Cath was the first ever female British World Champion and Olympic medallist in the coxless pair with partner Katherine Grainger. She won the British Indoor Rowing Championships a record four times, was World Indoor Rowing Champion and represented Team GB at three Olympic Games. In the 2003 Rowing World Championships, Cath became World Champion, before going on to win Silver at the Athens Olympics in 2004.
Cath had not initially dreamt of sporting glory. She started rowing as an undergraduate at Pembroke College, Cambridge, and went on to win the Boat Race with her team in 1993.
In 1994, she won a bronze medal in the Women’s Eight for England at the Commonwealth Games Regatta, while studying for an MPhil at the University of Wales, Aberystwyth. Shortly after beginning her PhD at the University of Reading, Cath joined the British Rowing Team, which was the start of a nine-year career in which she picked up a string of accolades. In addition to winning the British Indoor Rowing Championships in 1994, 1996 and 1998, she became both British and World (indoor) Champion in 1999.
She competed in the Women’s Eight in the Olympic Games in Atlanta (1996), the Coxless Pair in Sydney (2000) before teaming up with Katherine Grainger and winning gold at the World Championships in Milan in 2003 and a silver medal at the Athens Olympics in 2004. Cath retired from rowing following Athens and pursued a career as a diplomat specialising in conflict issues, with postings with the Foreign and Commonwealth Office to Sarajevo, Bosnia and Basra, Iraq.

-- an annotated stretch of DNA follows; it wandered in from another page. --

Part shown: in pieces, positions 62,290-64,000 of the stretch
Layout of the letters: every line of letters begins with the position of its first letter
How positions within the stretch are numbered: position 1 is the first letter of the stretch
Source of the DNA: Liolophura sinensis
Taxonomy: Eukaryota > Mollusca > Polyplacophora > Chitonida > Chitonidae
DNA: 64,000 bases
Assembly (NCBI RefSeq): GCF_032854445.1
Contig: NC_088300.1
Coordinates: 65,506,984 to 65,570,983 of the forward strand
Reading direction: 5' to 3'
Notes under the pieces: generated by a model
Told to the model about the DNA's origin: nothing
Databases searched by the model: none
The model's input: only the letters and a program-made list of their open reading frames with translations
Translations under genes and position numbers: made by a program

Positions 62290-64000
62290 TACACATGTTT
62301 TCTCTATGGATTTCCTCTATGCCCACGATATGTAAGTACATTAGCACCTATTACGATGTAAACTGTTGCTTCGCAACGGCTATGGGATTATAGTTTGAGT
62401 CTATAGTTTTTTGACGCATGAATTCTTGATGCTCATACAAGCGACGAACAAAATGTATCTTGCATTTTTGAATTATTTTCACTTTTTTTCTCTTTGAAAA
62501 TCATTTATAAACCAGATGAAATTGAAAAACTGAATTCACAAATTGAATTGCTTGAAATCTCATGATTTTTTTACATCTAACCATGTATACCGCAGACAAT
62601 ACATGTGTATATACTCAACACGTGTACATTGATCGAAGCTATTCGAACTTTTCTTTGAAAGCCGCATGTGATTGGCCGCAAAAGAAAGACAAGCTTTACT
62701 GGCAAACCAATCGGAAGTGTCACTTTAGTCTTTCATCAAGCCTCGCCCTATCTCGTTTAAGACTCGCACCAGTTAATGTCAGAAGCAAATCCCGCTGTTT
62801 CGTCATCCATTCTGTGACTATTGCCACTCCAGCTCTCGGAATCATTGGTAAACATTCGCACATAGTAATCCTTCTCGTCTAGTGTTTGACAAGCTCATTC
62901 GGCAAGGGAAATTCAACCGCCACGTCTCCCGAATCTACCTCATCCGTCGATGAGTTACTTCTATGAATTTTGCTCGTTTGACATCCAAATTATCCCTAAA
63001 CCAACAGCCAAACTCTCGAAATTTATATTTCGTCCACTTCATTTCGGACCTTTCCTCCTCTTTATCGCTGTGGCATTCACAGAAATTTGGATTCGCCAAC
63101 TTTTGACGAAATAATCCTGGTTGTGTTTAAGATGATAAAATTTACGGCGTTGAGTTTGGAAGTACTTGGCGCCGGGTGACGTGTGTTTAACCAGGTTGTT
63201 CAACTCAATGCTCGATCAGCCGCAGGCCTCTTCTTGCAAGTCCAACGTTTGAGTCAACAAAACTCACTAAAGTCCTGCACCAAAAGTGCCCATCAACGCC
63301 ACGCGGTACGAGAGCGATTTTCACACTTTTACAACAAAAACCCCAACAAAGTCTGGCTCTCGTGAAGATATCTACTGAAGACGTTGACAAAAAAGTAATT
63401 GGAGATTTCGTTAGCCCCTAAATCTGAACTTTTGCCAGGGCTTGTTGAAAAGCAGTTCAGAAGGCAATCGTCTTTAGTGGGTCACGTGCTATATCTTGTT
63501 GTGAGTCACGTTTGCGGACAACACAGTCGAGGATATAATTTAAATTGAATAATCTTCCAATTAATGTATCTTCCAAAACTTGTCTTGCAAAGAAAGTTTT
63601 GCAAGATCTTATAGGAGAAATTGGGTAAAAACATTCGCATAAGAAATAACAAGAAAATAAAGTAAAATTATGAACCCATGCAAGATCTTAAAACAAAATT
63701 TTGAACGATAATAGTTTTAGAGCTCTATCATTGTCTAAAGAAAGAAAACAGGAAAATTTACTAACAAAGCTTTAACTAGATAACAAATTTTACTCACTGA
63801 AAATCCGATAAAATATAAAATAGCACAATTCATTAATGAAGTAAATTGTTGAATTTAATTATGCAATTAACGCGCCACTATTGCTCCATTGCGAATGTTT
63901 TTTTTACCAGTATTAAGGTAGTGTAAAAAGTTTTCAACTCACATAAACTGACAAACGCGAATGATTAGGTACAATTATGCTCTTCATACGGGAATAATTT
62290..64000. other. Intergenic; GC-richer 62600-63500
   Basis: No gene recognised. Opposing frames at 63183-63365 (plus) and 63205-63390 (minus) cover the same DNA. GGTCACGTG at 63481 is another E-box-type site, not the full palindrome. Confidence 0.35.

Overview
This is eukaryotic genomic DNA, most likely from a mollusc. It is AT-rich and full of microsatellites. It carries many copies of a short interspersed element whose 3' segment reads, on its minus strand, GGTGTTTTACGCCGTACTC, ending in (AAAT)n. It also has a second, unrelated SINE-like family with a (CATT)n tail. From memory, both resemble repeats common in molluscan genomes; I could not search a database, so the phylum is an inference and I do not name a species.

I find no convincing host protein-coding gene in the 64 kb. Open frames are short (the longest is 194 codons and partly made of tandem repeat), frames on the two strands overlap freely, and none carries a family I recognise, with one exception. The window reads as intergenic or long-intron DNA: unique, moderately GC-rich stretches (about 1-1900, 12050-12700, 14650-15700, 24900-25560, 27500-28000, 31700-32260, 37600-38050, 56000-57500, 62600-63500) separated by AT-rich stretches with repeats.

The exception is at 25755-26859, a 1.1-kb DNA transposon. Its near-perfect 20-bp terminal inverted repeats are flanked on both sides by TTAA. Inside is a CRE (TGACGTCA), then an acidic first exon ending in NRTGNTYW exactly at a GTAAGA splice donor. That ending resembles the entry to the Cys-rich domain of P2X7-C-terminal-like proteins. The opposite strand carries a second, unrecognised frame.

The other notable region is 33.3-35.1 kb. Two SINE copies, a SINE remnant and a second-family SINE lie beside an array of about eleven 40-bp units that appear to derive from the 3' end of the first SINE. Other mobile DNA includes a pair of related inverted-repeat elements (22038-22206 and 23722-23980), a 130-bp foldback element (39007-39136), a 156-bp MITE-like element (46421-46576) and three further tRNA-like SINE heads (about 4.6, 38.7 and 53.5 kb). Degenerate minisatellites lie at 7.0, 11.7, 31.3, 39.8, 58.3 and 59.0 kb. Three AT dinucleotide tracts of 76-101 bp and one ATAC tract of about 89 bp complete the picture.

She is now a leadership speaker, writer and consultant, drawing on her unique sporting and professional experience to help organisations develop effective performance and leadership. She also continues her involvement in rowing through her roles as Non-Executive Director of the Boat Race Company Ltd. acting as a BBC Commentator for the race since 2015, Chair of the Cambridge University Women’s Boat Club and as a spokeswoman for the Womens Sport Trust.
“The University of Reading both encouraged and supported me to strive for academic excellence in my PhD studies at the same time as pursuing Olympic excellence on the water.”